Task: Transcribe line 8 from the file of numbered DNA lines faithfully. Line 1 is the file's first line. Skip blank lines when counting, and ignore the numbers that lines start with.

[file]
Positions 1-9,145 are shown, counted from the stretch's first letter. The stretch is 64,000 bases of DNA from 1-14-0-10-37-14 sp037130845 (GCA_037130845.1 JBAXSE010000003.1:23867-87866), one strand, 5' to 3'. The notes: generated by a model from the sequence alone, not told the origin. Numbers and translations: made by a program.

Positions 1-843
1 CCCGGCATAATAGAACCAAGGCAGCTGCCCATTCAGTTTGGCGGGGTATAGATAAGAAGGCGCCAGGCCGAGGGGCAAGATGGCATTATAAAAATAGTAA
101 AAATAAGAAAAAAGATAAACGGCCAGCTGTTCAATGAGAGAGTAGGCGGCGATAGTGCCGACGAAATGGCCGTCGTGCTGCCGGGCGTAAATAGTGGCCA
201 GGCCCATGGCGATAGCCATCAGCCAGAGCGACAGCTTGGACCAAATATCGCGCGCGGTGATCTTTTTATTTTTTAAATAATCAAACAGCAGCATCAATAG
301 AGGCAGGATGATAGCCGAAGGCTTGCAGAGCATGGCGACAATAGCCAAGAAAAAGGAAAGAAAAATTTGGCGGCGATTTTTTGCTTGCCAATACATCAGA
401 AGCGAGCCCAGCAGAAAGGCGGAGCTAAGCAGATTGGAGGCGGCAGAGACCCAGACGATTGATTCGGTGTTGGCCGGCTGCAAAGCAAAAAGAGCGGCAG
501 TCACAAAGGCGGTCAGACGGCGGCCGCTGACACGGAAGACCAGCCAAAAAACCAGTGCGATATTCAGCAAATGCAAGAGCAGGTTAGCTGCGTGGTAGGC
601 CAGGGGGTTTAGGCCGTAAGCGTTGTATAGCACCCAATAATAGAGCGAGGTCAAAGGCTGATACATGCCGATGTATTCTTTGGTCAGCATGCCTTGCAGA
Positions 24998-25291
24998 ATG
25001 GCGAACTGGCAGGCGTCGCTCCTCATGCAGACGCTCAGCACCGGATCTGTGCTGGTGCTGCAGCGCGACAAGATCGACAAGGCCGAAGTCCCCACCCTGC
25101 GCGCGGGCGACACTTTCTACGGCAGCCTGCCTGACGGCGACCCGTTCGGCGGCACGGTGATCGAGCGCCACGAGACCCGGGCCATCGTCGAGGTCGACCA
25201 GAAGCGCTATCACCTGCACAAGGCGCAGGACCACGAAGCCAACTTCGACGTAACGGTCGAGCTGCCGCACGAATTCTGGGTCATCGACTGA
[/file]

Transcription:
501 TCACAAAGGCGGTCAGACGGCGGCCGCTGACACGGAAGACCAGCCAAAAAACCAGTGCGATATTCAGCAAATGCAAGAGCAGGTTAGCTGCGTGGTAGGC